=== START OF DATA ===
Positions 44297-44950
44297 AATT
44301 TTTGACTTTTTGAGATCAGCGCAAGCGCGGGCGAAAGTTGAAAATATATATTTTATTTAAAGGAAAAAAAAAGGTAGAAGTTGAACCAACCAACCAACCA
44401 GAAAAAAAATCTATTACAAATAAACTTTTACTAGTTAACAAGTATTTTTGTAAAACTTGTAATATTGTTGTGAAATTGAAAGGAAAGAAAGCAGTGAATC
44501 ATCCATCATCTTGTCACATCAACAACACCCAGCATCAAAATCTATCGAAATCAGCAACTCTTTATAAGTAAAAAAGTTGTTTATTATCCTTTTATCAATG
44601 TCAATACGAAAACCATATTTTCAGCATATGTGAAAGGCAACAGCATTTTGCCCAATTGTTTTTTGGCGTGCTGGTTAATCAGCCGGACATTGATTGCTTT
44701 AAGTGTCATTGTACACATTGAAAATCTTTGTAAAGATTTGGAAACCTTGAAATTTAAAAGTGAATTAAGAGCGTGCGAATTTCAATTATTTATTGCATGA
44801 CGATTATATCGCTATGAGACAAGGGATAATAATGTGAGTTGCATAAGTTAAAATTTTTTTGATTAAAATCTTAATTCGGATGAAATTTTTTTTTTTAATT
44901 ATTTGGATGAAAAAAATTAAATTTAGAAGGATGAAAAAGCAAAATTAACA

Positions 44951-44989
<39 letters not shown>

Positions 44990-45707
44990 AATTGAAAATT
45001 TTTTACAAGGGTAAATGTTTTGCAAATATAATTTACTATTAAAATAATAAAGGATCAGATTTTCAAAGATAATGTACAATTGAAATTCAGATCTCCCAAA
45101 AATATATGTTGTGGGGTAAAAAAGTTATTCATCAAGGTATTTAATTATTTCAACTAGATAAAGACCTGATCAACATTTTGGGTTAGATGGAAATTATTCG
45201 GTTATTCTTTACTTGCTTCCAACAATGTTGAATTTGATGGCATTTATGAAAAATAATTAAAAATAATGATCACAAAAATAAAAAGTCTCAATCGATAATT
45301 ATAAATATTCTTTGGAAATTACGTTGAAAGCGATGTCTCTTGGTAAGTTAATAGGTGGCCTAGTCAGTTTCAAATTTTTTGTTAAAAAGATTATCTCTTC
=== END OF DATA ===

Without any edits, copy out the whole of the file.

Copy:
Positions 44297-44950
44297 AATT
44301 TTTGACTTTTTGAGATCAGCGCAAGCGCGGGCGAAAGTTGAAAATATATATTTTATTTAAAGGAAAAAAAAAGGTAGAAGTTGAACCAACCAACCAACCA
44401 GAAAAAAAATCTATTACAAATAAACTTTTACTAGTTAACAAGTATTTTTGTAAAACTTGTAATATTGTTGTGAAATTGAAAGGAAAGAAAGCAGTGAATC
44501 ATCCATCATCTTGTCACATCAACAACACCCAGCATCAAAATCTATCGAAATCAGCAACTCTTTATAAGTAAAAAAGTTGTTTATTATCCTTTTATCAATG
44601 TCAATACGAAAACCATATTTTCAGCATATGTGAAAGGCAACAGCATTTTGCCCAATTGTTTTTTGGCGTGCTGGTTAATCAGCCGGACATTGATTGCTTT
44701 AAGTGTCATTGTACACATTGAAAATCTTTGTAAAGATTTGGAAACCTTGAAATTTAAAAGTGAATTAAGAGCGTGCGAATTTCAATTATTTATTGCATGA
44801 CGATTATATCGCTATGAGACAAGGGATAATAATGTGAGTTGCATAAGTTAAAATTTTTTTGATTAAAATCTTAATTCGGATGAAATTTTTTTTTTTAATT
44901 ATTTGGATGAAAAAAATTAAATTTAGAAGGATGAAAAAGCAAAATTAACA

Positions 44951-44989
<39 letters not shown>

Positions 44990-45707
44990 AATTGAAAATT
45001 TTTTACAAGGGTAAATGTTTTGCAAATATAATTTACTATTAAAATAATAAAGGATCAGATTTTCAAAGATAATGTACAATTGAAATTCAGATCTCCCAAA
45101 AATATATGTTGTGGGGTAAAAAAGTTATTCATCAAGGTATTTAATTATTTCAACTAGATAAAGACCTGATCAACATTTTGGGTTAGATGGAAATTATTCG
45201 GTTATTCTTTACTTGCTTCCAACAATGTTGAATTTGATGGCATTTATGAAAAATAATTAAAAATAATGATCACAAAAATAAAAAGTCTCAATCGATAATT
45301 ATAAATATTCTTTGGAAATTACGTTGAAAGCGATGTCTCTTGGTAAGTTAATAGGTGGCCTAGTCAGTTTCAAATTTTTTGTTAAAAAGATTATCTCTTC